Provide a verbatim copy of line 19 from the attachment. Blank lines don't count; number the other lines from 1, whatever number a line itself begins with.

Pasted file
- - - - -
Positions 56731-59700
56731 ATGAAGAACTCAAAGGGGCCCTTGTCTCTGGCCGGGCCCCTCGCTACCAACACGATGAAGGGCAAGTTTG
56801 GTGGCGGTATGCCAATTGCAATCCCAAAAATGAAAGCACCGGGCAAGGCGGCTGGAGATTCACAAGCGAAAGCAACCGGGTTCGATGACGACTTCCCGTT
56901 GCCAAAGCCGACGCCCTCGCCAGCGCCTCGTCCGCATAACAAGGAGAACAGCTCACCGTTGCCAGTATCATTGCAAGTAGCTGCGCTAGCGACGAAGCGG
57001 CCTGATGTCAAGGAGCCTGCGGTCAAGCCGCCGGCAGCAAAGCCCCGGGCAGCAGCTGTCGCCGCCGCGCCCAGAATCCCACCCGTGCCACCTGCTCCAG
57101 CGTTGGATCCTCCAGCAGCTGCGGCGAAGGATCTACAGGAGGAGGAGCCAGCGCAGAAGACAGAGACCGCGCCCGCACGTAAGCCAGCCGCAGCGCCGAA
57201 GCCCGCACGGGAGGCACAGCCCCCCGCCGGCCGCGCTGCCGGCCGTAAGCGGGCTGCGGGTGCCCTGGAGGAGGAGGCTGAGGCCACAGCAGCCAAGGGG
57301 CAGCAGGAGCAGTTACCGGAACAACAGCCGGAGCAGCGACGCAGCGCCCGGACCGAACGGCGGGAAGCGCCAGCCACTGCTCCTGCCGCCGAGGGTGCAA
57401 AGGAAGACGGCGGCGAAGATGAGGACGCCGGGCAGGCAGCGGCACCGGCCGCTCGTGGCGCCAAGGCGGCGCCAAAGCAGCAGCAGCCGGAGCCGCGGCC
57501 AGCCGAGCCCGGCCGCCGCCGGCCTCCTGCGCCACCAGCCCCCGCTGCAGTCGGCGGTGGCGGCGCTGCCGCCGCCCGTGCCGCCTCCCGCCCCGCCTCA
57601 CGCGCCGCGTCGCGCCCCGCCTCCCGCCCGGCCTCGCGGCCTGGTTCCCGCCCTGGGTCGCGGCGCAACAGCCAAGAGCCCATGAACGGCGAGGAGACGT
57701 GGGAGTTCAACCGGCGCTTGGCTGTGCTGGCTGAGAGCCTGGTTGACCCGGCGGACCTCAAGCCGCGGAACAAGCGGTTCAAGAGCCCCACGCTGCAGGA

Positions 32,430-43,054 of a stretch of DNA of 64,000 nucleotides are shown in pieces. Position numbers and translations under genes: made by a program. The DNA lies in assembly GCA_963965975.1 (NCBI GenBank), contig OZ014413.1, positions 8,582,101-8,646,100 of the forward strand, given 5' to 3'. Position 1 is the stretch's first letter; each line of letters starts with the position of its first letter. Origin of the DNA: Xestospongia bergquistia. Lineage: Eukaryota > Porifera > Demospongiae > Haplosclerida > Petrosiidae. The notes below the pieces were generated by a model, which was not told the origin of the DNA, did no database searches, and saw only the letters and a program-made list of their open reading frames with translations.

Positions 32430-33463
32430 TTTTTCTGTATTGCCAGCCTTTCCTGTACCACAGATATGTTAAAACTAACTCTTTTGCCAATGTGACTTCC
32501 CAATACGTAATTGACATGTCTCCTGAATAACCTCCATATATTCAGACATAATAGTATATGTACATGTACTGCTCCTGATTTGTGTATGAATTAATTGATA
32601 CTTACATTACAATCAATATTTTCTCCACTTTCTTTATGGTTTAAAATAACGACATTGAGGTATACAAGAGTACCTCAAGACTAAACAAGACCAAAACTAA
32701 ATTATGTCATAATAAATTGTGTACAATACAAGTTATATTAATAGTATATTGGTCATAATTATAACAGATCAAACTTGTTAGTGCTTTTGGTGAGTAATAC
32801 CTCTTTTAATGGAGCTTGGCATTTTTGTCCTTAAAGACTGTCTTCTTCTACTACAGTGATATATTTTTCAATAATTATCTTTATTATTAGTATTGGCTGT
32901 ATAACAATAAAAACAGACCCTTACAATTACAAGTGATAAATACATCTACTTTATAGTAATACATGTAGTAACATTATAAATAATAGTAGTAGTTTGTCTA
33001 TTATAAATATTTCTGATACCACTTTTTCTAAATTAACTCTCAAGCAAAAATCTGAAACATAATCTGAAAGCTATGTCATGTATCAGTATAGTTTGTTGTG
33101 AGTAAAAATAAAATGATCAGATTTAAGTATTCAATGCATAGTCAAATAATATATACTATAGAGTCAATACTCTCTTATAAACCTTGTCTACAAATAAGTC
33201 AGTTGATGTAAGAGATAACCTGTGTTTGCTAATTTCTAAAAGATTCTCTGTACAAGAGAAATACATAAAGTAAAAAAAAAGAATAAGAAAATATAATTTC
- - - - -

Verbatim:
32801 CTCTTTTAATGGAGCTTGGCATTTTTGTCCTTAAAGACTGTCTTCTTCTACTACAGTGATATATTTTTCAATAATTATCTTTATTATTAGTATTGGCTGT